THE PARTIAL U.S. GOVERNMENT SHUTDOWN
AND ITS IMPACT ON OUR FEDERAL COURTS
January 23, 2019 Update
The continued partial shutdown of the government now threatens the operations of the U.S. federal court system. According to the Administrative Office of the United States Courts, the federal judiciary’s financial reserves will be depleted by January 31. After that time, fee reserves and other balances will no longer fully sustain federal court operations as they have for the past month.
Unless Congress approves an appropriation for the federal judiciary by January 31, the federal courts will suffer a lapse in funding and need to significantly reduce operations. The curtailment of funding will slow or halt many cases and likely eliminate the availability of fees for jurors and travel expenses. If our federal courts undergo limited operations, the judiciary’s capacity to pay its non-judge workforce also will be exhausted, widening the hardship already being needlessly suffered by our nation’s public servants.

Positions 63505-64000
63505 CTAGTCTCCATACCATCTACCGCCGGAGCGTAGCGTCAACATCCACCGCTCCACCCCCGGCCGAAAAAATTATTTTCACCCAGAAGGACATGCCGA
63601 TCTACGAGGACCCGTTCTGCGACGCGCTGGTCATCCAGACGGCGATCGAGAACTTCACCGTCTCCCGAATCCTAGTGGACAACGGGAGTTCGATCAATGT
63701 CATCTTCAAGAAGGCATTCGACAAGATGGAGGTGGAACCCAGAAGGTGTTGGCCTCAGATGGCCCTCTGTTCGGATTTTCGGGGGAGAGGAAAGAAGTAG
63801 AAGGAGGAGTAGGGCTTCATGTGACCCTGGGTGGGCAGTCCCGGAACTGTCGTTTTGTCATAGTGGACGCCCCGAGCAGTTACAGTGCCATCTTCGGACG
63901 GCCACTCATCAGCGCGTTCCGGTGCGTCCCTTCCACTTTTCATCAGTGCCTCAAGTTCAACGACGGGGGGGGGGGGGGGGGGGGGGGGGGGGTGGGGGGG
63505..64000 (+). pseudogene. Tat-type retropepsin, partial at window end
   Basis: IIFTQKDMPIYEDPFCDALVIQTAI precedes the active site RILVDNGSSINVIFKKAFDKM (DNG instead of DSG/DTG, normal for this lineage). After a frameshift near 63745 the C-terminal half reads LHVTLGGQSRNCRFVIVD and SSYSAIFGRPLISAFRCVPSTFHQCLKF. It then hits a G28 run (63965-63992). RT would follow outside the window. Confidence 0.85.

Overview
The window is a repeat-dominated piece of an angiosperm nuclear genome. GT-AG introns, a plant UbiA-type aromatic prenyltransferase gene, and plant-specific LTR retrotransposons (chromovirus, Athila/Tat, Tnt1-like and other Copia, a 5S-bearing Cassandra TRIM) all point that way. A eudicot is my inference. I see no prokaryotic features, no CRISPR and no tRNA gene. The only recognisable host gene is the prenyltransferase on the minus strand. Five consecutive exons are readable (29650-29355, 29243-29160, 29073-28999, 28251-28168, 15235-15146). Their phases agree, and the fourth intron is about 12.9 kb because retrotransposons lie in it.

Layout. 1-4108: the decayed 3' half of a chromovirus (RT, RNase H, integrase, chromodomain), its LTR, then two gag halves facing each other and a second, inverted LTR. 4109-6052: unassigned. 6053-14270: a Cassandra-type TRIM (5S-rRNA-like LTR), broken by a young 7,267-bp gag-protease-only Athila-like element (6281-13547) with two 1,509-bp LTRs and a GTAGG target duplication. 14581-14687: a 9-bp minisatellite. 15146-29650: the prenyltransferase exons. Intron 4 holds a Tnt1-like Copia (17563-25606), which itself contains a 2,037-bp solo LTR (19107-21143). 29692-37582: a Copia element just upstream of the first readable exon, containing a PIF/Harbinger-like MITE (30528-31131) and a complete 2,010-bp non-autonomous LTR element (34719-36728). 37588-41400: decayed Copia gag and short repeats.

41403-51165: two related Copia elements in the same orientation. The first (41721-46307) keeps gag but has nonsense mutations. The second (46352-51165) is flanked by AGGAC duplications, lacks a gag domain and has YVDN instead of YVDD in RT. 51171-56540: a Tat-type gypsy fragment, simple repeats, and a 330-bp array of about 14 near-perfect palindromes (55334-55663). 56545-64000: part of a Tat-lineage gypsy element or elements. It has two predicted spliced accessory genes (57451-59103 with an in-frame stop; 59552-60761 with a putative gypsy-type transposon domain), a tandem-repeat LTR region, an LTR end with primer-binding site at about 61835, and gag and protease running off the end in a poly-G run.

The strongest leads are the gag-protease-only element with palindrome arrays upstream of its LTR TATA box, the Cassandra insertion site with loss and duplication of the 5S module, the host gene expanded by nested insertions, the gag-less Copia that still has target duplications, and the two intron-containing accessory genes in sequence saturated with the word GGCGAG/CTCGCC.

The Federal Bar Association is deeply concerned about these funding developments and their impact on litigants, the administration of justice and respect for the rule of law. Our Constitution relies upon the vitality of all three branches of government, including an independent judiciary.
President and Congressional leaders have been urged to end the shutdown and assure adequate funding for the federal courts and all of the federal government.